It’s all about the “why”
Great people want to work for organizations that realize their corporate strategy must coincide with what their employees want out of a job. Employees want a purpose; they want to be truly engaged and connected, making “why” you do business just as important as what you create. For example, Starbucks serves a consistently great cup of coffee from New York to New Zealand. That’s what they do. But they do it because they want to address human labor; they want to preserve and enhance the environment and improve working conditions for coffee-origin companies. Their purpose becomes their by-product and their “why” is embedded in the way they do business. Click here to read more about why getting your culture right is so important and to see what you can learn about cultivating culture from great organizations like Zappos and the United States Marine Corps.
Maximize your brand with new resources
Trevor Tice, founder of CorePower Yoga, wants to create the first truly national yoga-studio chain. As a practice that follows a more aerobic style of yoga than a spiritual one, he plans to expand from their 65 studios to 75 by the end of 2012 while also entering new markets such as Texas, Seattle, Honolulu, California and Colorado. Tice’s growth plan is rooted in offering a consistent experience across the chain and hiring people that fit the culture of this accessible, friendly and encouraging practice. And he plans to do this all without using traditional brand marketing. Besides a few Groupon deals, CorePower is using word-of-mouth and digital marketing. For example, they invite staff from “like-minded businesses,” such as the manager of Whole Foods, to join a class in hopes they will enjoy themselves and tell their friends and colleagues. Locations for future studios are carefully researched as they focus on urban areas populated with their target demographic of 25 to 35 year old professionals. Click here to read more about how this small Denver-based company plans to transform the “breathing and stretching” yoga industry.
Let’s talk tech
The hiring environment for technology talent has always been competitive, but looking ahead, it’s only going to get more challenging. Tech salaries in the U.S. will rise almost twice the national average in 2013 due to the high demand for talented technical candidates. On the heels of the national shortage of IT talent, the next year will also bring an explosive growth for Big Data jobs—engineers that capture, store, search and analyze data sets that are too large for regular database management tools. Employers are looking for candidates with business knowledge along with technology expertise and analytical skills, making this an even more ruthless arena for talent. Click here to read more about the upcoming trends in the IT world.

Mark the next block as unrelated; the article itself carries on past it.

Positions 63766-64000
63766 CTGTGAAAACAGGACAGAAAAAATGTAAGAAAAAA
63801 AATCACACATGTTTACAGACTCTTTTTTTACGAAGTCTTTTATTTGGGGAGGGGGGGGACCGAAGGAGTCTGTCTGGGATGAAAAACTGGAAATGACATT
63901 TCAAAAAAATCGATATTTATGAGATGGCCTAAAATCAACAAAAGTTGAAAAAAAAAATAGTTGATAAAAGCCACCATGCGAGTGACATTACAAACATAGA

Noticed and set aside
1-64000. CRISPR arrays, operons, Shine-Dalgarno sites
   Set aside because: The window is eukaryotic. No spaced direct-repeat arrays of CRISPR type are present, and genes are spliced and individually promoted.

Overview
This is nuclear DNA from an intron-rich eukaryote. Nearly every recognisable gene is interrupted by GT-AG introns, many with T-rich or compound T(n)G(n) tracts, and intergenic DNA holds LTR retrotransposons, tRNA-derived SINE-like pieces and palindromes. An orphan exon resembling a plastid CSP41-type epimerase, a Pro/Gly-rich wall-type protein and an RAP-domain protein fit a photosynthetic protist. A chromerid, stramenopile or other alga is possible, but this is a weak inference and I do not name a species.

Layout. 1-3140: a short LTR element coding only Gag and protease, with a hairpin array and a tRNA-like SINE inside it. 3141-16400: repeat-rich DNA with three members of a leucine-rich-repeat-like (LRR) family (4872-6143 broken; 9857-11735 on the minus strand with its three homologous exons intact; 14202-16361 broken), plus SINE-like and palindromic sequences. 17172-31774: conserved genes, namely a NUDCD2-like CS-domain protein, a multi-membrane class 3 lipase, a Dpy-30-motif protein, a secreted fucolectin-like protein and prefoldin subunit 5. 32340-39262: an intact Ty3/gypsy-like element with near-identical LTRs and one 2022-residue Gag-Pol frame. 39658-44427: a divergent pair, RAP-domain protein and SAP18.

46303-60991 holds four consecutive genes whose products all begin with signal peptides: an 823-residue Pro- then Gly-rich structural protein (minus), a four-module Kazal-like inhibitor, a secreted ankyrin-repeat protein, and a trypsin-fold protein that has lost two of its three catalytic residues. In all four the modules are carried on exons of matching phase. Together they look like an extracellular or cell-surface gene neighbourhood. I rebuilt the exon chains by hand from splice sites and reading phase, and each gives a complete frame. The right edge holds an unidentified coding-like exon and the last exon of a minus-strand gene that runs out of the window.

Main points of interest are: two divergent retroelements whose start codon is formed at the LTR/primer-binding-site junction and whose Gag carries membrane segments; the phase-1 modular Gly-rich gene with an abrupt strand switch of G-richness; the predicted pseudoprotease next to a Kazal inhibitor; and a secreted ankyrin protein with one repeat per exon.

Listening Makes You a Better Leader
Jacqueline Novogratz, chief executive of the Acumen Fund, which invests in businesses that aid the world’s poor, often works in communities where the people only make a dollar or two per day. Working in such a difficult, yet humbling environment, Novogratz has learned to be a leader that listens. She believes the best way to lead is to truly understand what the problem is from the perspective of the people you’re supposed to serve—whether that be your customers or your employees.
Novogratz takes the value of listening with her into her interviews as well. She is known for asking questions that are designed to showcase the essence of who you are, what makes you tick and what you are passionate about. She is famous for the question, “What are you doing when you feel most beautiful, when you’re in the zone, when you are shining?” By truly listening to the responses, she is able to find people who are a good fit for the company—people that have an emotional connection to the tough work they do at Acumen, not just someone looking for a stepping stone to something else. Click here to read more about Novogratz’s philosophy on listening and leadership.
It’s easy to be distracted by a midst of ringing phones, a bursting inbox and an endless to-do list. But as a leader, taking the time to make an emotional connection with your people should be just as important as finishing that proposal or sending out that last email. Engaging with your people on a personal level shows them that they are more than just the sum of their output. An emotional connection isn’t necessarily about being emotional or showing emotion either. It’s about making a connection on a human level and having the ability to show that your relationship goes beyond the task at hand. Click here to read three simple ways to make these emotional connections with your people.
What Came First: Passion or Career?
Earlier this year, a New York Times op-ed referred to Generation Y as “Generation Why Bother,” noting that this group is “high maintenance” and “perhaps too happy at home checking Facebook” when they should be out searching for jobs. According to Cal Newport, a computer science professor at Georgetown University and a member of Generation Y, believes the entitled attitude stems from the promise of passion—not Facebook. Guidance counselors, career centers and news media continuously advise Generation Y to “follow their passion.” There is no doubt that everyone aims for a fulfilling work life, but this phrase implies that first you identify your passion and then match that to a job that you’ll love right away. However, a compelling career is a journey, not something that happens overnight. Click here to read Cal’s opinion about how we need to speak in an honest, yet inspiring way when discussing the realities of the working world.